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Recently, Germany’s Bundesrat legislative body passed a bill on to the Parliament for action designed to make it easier for authorities to prosecute individuals and groups operating on the dark web for illegal purposes. On the surface that sounds like a great idea. Who doesn’t want the people who hack systems and steal personal data held accountable for their crimes?

As with most legislation, there is the opportunity for “unintended consequences.”  These result from the application of a law in ways that impact regular people who have no criminal intent. According to an article on PCMag.com, part of the language in this new bill directly references the Tor network as an enabler of criminal activity on the dark web. This language is terrible news for people who rely on this service for anonymity.

The Onion Router (Tor) is free and open source software that runs on a volunteer network of more than 7,000 nodes. The software and network function to separate browsing and communication activity from the individual. Such separation makes it especially valuable to journalists, activists, whistleblowers, and those of us who prefer that no one knows what we do online. As the bill is written, such uses could be prosecuted as crimes.

German civil liberty groups and news outlets are expressing concern that the law as it is written could be used to punish people with different viewpoints and positions from those of the government. Or punish people who provide a Tor node. The effect on free speech could potentially be huge.

The law provides for a three-year jail sentence for people convicted under it. Combine jail time with the costs of fighting the case, and you have a recipe for people steering well clear of Tor. The law might be applied to any means used by individuals and groups to remain anonymous such as end-to-end encryption of communications. Think that is a stretch? The United States FBI called unbreakable encryption a public safety issue in 2018.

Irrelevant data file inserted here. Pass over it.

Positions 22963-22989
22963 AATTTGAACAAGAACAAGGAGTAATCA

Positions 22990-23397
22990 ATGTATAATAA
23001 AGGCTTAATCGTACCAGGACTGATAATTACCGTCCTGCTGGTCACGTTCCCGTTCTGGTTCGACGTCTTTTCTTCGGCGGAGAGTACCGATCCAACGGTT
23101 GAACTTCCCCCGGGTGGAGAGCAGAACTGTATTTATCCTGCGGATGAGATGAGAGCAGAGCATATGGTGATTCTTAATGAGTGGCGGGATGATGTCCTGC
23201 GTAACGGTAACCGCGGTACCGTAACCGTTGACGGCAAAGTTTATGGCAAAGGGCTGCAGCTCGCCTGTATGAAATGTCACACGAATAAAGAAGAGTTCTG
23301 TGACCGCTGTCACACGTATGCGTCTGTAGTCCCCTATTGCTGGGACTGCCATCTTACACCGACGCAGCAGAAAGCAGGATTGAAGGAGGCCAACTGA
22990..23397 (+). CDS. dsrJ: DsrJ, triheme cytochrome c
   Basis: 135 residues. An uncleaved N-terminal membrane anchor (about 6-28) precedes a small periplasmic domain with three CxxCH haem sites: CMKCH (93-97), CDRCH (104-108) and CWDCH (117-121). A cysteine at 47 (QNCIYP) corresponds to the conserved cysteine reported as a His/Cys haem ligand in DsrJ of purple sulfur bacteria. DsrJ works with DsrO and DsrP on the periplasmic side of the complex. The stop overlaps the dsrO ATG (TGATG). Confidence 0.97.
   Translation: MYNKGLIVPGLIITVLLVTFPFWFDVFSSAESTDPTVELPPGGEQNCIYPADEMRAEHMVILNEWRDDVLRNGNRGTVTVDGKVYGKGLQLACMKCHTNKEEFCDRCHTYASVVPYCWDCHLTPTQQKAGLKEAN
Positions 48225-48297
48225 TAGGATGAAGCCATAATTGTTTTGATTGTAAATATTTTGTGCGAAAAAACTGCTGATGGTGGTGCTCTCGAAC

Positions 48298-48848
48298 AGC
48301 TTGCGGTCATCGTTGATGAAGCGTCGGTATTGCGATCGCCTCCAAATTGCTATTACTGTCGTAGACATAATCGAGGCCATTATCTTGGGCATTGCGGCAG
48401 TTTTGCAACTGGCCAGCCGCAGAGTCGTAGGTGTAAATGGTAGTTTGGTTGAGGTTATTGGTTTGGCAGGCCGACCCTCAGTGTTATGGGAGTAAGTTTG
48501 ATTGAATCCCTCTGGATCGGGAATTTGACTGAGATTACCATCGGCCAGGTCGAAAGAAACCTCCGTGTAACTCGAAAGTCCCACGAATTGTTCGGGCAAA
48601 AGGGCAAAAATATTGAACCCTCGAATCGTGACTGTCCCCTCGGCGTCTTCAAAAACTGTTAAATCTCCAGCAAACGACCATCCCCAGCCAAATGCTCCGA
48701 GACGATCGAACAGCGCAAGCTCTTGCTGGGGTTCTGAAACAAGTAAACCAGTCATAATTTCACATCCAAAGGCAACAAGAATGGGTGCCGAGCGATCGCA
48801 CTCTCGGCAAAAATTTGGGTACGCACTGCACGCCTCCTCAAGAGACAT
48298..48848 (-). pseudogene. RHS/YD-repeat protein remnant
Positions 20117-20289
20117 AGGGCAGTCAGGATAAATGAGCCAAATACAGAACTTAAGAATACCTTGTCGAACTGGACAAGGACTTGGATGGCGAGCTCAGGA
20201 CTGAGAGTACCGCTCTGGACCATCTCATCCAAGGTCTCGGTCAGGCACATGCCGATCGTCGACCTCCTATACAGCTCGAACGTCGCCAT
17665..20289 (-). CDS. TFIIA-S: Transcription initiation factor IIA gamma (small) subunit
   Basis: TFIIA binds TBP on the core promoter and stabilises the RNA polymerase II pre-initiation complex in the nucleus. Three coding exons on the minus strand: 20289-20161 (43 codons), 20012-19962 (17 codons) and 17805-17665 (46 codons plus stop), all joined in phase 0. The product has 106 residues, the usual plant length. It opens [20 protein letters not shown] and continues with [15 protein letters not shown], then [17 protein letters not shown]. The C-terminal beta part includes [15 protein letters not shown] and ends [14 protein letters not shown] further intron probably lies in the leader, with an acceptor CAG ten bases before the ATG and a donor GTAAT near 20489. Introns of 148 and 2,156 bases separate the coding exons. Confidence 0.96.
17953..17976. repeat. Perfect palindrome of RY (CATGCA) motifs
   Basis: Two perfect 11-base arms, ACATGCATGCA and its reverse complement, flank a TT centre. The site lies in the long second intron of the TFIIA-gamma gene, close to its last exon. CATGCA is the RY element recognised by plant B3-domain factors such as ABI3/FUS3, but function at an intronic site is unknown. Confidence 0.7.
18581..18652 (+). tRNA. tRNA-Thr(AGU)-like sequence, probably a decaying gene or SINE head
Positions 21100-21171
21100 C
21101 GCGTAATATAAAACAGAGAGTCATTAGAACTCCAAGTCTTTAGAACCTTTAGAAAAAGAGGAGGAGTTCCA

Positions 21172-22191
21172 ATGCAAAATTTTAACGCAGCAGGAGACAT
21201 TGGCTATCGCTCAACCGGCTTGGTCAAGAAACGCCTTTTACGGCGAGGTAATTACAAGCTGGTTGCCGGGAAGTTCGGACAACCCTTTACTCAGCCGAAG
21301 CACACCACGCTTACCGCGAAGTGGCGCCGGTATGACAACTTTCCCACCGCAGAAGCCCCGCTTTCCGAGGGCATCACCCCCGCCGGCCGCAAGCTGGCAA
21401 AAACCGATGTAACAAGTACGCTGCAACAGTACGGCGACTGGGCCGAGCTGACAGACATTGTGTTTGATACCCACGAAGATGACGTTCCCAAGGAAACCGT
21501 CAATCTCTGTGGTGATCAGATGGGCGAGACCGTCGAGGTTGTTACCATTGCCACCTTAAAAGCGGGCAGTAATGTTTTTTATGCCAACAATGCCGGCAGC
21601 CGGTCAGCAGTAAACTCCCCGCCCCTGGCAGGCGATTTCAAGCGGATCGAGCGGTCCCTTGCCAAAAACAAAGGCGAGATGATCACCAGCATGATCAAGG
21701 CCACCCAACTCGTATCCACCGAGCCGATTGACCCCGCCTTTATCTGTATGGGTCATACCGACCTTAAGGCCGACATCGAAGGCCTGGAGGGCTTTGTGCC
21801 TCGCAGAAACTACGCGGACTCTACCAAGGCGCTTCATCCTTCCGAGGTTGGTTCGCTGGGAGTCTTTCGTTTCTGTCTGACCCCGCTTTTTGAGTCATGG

Passage of this type of legislation fuels an already high level of paranoia among people who are curious or value privacy and are not bent of committing a crime. Rumor runs rampant in the United States that the very act of using the Tor browser puts you in the crosshairs of national security agencies. That is likely a stretch because, as several put it, US citizens are already under such scrutiny. That too is unlikely but makes for entertaining conspiracy discussions. The national security agencies have more to do than snoop on average citizens.

CRIP.TO is built upon the premise that free; democratic societies are reliant upon the ability to speak freely without free of retribution. End-to-end encryption of all communications ensures this level of privacy. Anonymity indeed goes a long way towards removing fear from expressing ideas, searching for information, and so forth.

If you want the best total encryption solution for personal, corporate, group, industrial, or other critical communications applications, CRIP.TO’s unique hardware and software solutions are a great place to look. Together we can make data, and communication, safe.

Read more about the bill itself here.

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